I’m on vacation this week, so posts will likely be few and far between. But I did read a book and a half on the drive from home to here and I happen to have internet access at the moment, so, I’m taking advantage of it with a quick post or two. Starting with Charlie N. Holmberg‘s Magic Bitter, Magic Sweet, which I bought.
Description from Goodreads:
Maire is a baker with an extraordinary gift: she can infuse her treats with emotions and abilities, which are then passed on to those who eat them. She doesn’t know why she can do this and remembers nothing of who she is or where she came from.
When marauders raid her town, Maire is captured and sold to the eccentric Allemas, who enslaves her and demands that she produce sinister confections, including a witch’s gingerbread cottage, a living cookie boy, and size-altering cakes.
During her captivity, Maire is visited by Fyel, a ghostly being who is reluctant to reveal his connection to her. The more often they meet, the more her memories return, and she begins to piece together who and what she really is—as well as past mistakes that yield cosmic consequences.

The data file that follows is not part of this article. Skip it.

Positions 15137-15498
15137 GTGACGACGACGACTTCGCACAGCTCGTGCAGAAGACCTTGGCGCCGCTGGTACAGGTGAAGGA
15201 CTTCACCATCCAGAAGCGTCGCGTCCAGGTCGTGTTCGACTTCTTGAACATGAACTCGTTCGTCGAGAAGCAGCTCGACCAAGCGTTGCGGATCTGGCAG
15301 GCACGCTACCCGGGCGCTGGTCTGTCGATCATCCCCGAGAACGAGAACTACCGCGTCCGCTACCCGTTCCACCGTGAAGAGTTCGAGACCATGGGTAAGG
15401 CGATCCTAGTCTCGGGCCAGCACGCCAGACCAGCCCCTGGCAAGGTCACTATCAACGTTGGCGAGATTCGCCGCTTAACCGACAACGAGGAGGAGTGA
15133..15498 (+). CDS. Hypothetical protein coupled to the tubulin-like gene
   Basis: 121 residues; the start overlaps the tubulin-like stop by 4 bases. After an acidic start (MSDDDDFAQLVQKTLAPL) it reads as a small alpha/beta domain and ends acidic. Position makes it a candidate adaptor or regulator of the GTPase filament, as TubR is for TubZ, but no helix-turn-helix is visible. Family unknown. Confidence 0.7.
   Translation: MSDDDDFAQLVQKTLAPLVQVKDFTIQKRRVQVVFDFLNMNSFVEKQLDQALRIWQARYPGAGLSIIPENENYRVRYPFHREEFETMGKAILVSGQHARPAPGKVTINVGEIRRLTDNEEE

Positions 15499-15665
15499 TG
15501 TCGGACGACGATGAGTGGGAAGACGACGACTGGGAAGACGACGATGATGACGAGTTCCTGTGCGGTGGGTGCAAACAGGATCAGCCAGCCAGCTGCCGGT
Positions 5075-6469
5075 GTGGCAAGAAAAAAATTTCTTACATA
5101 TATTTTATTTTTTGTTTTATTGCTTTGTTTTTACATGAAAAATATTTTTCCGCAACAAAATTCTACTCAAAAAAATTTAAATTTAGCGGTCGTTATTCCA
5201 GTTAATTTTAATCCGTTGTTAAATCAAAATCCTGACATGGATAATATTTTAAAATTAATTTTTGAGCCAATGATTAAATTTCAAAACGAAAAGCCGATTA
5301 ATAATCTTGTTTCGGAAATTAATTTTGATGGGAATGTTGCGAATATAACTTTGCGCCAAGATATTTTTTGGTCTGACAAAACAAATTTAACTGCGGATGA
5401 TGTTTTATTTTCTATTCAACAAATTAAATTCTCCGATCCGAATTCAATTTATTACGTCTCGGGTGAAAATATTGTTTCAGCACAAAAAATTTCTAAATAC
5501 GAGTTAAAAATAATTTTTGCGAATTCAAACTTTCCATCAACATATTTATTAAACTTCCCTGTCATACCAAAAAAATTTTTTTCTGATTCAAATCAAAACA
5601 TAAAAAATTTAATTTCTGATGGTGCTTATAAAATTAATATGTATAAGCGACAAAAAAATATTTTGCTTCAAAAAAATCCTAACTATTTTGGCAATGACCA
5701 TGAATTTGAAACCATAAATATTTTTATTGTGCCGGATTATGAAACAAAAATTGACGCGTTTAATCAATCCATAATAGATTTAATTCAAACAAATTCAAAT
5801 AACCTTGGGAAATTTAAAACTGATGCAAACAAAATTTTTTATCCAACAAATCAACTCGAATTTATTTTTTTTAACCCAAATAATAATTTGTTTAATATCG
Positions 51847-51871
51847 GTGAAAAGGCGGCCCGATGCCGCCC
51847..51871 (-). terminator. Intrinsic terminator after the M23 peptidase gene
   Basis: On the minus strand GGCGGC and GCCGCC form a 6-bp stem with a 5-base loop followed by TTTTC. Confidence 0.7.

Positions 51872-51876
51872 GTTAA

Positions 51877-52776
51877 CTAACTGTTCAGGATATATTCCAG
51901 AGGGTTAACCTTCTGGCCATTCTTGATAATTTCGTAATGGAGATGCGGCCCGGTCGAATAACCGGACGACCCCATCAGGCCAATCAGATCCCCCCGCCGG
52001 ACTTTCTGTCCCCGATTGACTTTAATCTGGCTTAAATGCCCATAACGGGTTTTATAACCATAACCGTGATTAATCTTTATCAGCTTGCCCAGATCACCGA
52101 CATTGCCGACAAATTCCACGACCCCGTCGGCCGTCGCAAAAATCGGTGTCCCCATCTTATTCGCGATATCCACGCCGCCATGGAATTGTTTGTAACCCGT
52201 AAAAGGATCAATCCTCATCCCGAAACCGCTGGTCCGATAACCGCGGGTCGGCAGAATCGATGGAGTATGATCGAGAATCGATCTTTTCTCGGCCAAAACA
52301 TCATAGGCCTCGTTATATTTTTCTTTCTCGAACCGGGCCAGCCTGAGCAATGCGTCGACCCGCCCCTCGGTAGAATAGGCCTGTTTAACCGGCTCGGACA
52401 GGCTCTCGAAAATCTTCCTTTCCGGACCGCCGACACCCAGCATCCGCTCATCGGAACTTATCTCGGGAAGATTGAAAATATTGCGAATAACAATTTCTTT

This is one of those books that is difficult for me to review because I disliked it for a lot of the time, but the end brought it all together and I finished happy. The simple fact of the matter is that at least half of this book is just the main character, Maire, being enslaved and abused. (Though it’s inferred to have happened to other captives, rape isn’t one of the abuses Maire suffers, but she is severely physically abused, as well as starved.) And while hints are dripped in here and there, it takes a long time for further plot to appear (so long I wondered that there could be one, as there didn’t seem time left to develop one). Luckily, there is one. It just loops back a bit. It’s a bit hadn’t-wavey on mechanics, but thought-provoking. Plus, though I wouldn’t call this a romance novel, there is a wonderful example of a strong relationship. All in all, it passed the time of a tedious car trip quite effectively and I’m glad to have read it.